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Publication numberUS5351132 A
Publication typeGrant
Application numberUS 07/942,745
Publication dateSep 27, 1994
Filing dateSep 9, 1992
Priority dateSep 9, 1991
Fee statusLapsed
Also published asEP0532278A2, EP0532278A3
Publication number07942745, 942745, US 5351132 A, US 5351132A, US-A-5351132, US5351132 A, US5351132A
InventorsTakao Sawabe, Ryuichi Todoroki, Takashi Sakakibara
Original AssigneePioneer Electronic Corporation
Export CitationBiBTeX, EndNote, RefMan
External Links: USPTO, USPTO Assignment, Espacenet
Method of recording and reproducing information on a video disk utilizing table of contents data
US 5351132 A
Abstract
A method of recording information on a video disk, includes the steps of: recording a video signal on the video disk; and recording table-of-contents data to control reproduction of the recorded video signal, on a plurality of frames in a lead-in area of the video disk. The table-of-contents data has a data structure, which is completed in each of the plurality of frames and is repeatedly identical in each of the plurality of frames adjacent to each other.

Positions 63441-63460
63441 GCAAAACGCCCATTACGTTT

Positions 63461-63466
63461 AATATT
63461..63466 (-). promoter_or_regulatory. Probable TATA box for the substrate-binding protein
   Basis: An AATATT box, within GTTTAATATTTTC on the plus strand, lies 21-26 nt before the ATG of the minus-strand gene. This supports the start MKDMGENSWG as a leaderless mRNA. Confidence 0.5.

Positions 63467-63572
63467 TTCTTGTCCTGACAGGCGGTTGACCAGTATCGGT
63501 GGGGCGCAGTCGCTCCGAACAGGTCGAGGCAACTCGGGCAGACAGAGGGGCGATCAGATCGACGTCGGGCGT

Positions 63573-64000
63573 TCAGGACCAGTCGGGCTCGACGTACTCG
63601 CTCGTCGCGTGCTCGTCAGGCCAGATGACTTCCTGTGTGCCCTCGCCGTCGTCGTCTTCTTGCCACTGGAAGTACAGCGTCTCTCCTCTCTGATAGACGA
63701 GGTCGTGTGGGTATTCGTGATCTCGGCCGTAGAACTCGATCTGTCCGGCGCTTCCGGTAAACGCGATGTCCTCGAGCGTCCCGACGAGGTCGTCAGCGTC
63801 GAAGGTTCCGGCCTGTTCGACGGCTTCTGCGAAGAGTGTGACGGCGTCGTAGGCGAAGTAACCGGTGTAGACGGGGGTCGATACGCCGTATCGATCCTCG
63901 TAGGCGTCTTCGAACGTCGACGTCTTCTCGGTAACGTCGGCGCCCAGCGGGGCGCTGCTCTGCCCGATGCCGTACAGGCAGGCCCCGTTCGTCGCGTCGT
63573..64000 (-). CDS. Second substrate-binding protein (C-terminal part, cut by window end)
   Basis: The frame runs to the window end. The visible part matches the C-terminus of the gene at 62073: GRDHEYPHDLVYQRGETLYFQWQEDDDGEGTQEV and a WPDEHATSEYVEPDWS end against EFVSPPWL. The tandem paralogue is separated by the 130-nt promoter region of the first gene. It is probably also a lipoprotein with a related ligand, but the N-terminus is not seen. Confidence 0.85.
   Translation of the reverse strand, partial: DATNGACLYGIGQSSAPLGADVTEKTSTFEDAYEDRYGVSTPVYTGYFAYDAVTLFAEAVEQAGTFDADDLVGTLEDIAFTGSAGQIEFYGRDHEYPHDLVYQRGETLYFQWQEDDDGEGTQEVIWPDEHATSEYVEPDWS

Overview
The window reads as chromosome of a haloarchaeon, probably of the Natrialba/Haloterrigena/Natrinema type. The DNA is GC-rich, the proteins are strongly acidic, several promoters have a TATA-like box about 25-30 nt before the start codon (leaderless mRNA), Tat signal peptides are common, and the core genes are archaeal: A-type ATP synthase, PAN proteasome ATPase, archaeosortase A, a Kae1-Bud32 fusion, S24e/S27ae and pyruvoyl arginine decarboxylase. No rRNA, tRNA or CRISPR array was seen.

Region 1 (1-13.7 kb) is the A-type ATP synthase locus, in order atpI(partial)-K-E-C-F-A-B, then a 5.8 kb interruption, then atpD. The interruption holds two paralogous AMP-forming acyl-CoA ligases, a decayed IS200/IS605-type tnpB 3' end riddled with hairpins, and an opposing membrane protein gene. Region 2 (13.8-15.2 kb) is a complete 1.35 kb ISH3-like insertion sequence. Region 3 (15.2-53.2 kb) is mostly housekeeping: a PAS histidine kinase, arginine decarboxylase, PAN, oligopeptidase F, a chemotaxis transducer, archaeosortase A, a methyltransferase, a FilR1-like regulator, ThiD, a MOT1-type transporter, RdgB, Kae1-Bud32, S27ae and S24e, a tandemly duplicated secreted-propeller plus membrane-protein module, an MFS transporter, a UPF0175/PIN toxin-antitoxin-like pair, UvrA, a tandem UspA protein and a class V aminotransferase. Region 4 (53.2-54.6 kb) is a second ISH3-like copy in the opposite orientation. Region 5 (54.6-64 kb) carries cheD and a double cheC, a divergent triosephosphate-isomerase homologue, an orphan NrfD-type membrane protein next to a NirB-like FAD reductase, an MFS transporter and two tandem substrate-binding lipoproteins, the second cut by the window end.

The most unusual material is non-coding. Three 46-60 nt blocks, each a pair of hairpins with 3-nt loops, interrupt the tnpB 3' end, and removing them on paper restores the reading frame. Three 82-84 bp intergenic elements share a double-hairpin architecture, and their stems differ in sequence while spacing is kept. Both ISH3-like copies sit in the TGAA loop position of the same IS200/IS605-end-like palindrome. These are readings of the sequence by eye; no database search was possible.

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Claims(9)
What is claimed is:
1. A method of recording and reproducing information on a video disk having a program area and a lead-in area, in which a plurality of frames are arranged in a circular direction, comprising the steps of:
recording a video signal on the program area of the video disk;
recording table-of-contents data, to control reproduction of the recorded video signal, on each of the plurality of frames in the lead-in area of the video disk, said table-of-contents data including at least chapter number information and frame number information for all chapter numbers and frame numbers of the recorded video signal in the program area and having a data structure which is completed in each of said plurality of frames in the lead-in area and the table-of-contents data is identically repeated in each of said plurality of frames adjacent to each other;
reading the table-of-contents data from one of the plurality of frames and storing the read table-of-contents data before reproducing the video signal; and
performing chapter number search and frame number search on the basis of the stored table-of-contents data, to reproduce the video signal from the program area.
2. A method as claimed in claim 1, wherein said video signal comprises a MUSE (Multiple Sub-Nyquist Sampling Encoding) signal, and said table-of-contents data is recorded in a video signal area of said MUSE signal.